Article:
cap taking the cake. it does have exposure to the u.s. dollar, but it is interesting because they are buying when everyone else is selling energy and financials. scarlet: if you look at the bloomberg terminal, i have a chart that shows the relative strength of the financial to the s&p 500, more like relative weakness because it is a ratio. when the line goes down, financials are underperforming compared to the s&p 500 and a has been the case for most of this year. december 31 is right around to come at that big blind down, even though the fed is on the past to raise interest rates. alix: all eyes on apple today, reporting their latest numbers after the bell carried one key piece of data is whether iphone sales have heat. is in sanon francisco. it seems like the market over the last few months has been repricing to the slower iphone growth environment. how much is it kicked in at this point? p it has --
12:17 pm
in quite aas baked bit. the magnitude is still unknown. we have seen this a lot when they launch a new iphone. apple wants to make should they can satisfy demand for the new release and it has gone to more and more geographies, so the launch is bigger. and the orders are bigger, so every order is bigger than it needs to be. you have a hangover effect and it is the greatest ever by the sheer nature of the growth in the cycle. how big of that is a hangover and slow down of sales? and the end product we arenknown, and expected to see a slowdown. the prediction for the quarter ends in march, the quarter we are living in right now, and that is the big question. scarlet: another big issue is the breakdown in china of sales because it is apple's second-biggest market. going forward, apple has to get
12:18 pm
good from the market. corey: probably about 21% of sales in the past 12 months, and when the real things we will be listening today from apple is the notion of apple as a service , the success of apple pay, apple music, and the apple iphone leasing program, which suggests apple customers will be byline for the new phone subscribing to a service and giving them a monthly apple bill. those kinds of things and start to change the ability to discount future cash flows and give the stock higher value because the users of apple devices have to stick with it for the long-term and that can make a big difference in the future because new product releases that could come close to rival the iphone looks like it is impossible to achieve. scarlet: what about the apple watch? give us quarter to not a snapshot of whether it was significant as revenue driver. do we have any idea if it will be a big deal this quarter?
12:19 pm
the $250 average selling sales so $2.5 million in is the general number they are looking for on wall street. i think we will look at this on the long-term. how many watches on their to each iphone? how many iphone users feel like they need the watch and the for that going forward? we will seat numbers penciled out to look like that in the years beyond. alix: they got $206 billion in cash, what will they do with it? have been paying dividends, but the u.s. stock cash file is a lot smaller than it was. a vast majority of the cash resides overseas and it will probably stay there for the for seeable future. alix: we will break down those numbers at 4:30 today. thank you. scarlet: still ahead, the fed is meeting for the first time since raising rates in december. what will we expect to hear from the central bank?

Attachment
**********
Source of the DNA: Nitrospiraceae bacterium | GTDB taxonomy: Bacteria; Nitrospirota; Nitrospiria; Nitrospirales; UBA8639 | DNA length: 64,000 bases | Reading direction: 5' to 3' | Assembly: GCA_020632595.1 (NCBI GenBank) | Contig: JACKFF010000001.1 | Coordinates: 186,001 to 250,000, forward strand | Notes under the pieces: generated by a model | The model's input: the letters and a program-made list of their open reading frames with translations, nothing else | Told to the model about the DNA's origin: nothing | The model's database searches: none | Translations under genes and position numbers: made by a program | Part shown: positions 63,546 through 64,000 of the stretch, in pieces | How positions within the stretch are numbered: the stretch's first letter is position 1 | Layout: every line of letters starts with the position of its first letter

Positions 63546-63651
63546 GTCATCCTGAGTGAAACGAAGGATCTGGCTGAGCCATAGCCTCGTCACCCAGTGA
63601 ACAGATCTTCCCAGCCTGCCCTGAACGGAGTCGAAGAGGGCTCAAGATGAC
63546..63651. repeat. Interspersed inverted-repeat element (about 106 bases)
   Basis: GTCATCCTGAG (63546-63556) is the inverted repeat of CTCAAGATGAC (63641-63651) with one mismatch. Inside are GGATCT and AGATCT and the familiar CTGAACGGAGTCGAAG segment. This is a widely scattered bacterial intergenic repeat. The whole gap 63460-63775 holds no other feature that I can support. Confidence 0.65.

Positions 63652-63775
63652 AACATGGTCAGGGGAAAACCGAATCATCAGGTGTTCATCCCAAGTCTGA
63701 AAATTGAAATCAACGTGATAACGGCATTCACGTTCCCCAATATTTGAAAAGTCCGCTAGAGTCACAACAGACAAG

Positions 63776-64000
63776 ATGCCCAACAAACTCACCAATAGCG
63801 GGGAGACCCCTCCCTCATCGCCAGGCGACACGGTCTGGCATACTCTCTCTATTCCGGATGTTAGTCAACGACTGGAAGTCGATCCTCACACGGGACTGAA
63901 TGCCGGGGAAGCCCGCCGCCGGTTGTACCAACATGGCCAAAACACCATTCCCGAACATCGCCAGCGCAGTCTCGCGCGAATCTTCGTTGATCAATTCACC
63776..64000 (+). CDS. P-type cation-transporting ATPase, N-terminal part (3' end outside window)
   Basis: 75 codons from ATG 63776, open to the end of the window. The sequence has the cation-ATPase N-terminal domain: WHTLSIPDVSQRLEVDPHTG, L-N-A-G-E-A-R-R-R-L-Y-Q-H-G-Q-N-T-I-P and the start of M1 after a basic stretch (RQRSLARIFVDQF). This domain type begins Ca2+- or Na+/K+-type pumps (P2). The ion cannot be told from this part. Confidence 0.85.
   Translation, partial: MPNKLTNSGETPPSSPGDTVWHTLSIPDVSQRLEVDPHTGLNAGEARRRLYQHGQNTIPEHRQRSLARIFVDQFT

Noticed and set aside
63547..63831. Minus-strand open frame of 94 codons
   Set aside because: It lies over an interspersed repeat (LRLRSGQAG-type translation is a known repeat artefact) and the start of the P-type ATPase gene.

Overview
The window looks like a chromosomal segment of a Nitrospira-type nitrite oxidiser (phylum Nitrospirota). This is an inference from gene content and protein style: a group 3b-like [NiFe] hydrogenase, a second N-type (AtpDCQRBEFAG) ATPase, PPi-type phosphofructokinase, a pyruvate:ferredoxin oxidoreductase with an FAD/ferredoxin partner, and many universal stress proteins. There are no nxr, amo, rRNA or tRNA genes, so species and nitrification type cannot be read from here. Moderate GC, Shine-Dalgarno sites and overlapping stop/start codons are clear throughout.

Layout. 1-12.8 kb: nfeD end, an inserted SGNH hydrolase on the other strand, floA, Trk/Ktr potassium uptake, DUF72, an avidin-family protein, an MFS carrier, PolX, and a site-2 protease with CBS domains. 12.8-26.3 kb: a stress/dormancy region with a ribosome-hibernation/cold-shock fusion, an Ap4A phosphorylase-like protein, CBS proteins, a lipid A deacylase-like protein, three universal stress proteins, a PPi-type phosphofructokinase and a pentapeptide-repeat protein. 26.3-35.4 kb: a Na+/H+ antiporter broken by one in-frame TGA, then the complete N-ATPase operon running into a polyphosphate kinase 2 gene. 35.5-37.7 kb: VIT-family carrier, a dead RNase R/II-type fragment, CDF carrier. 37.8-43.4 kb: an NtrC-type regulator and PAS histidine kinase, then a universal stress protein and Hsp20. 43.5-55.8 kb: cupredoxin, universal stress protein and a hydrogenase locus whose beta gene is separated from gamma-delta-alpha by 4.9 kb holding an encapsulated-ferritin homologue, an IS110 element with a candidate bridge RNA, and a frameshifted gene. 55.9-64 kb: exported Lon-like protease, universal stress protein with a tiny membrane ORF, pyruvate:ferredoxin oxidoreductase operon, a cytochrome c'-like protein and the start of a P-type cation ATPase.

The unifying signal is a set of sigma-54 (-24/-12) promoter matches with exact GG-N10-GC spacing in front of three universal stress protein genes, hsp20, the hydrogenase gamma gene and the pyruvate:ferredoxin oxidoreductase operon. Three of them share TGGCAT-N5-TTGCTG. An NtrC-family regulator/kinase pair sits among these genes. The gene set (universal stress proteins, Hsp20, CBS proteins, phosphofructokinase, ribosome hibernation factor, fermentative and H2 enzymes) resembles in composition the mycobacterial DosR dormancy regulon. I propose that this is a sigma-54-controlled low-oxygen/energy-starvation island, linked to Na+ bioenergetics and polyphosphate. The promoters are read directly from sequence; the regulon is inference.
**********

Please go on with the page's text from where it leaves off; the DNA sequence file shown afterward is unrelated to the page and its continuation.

12:20 pm
we will give you a preview. ♪
12:21 pm
12:22 pm
scarlet: welcome back. i am scarlet fu. alix: i am alix steel. scarlet: the fed will continue their meeting tomorrow and the challenge faces policy members. recognizing that the policy landscape has changed without taking an interest rate hike off the table for march. joining us now with more is dan. this meeting was supposed to be a nonevent and there is no press conference scheduled and it has become important in terms of what it signifies in the market. dan: it is a tricky one. no forecast schedule will be looking at just four paragraphs. they tend not to
12:23 pm
change a lot. the evolution of these four glacialhs can be quite and it does feel like a lot has changed. one of the things that officials are dealing with is how did this thing was what is going on in the real economy from what is going on in the markets. scarlet: we have an example of the press release the fed came out within december and you marked it up. if you look at the bloomberg terminal, you can't show us what might change. for instance, in the first paragraph, how business investment has been increasing at solid rates. will haverst sentence to take into account the fact that growth has moderated, not just in moderation. scarlet: it is moderating. alix: also, earlier in the september meeting, economic conditions were nearly balanced and they took out the nearly and said they were now balanced. will they stick that nearly back in and what would that signify? dan: that got the tensions from
12:24 pm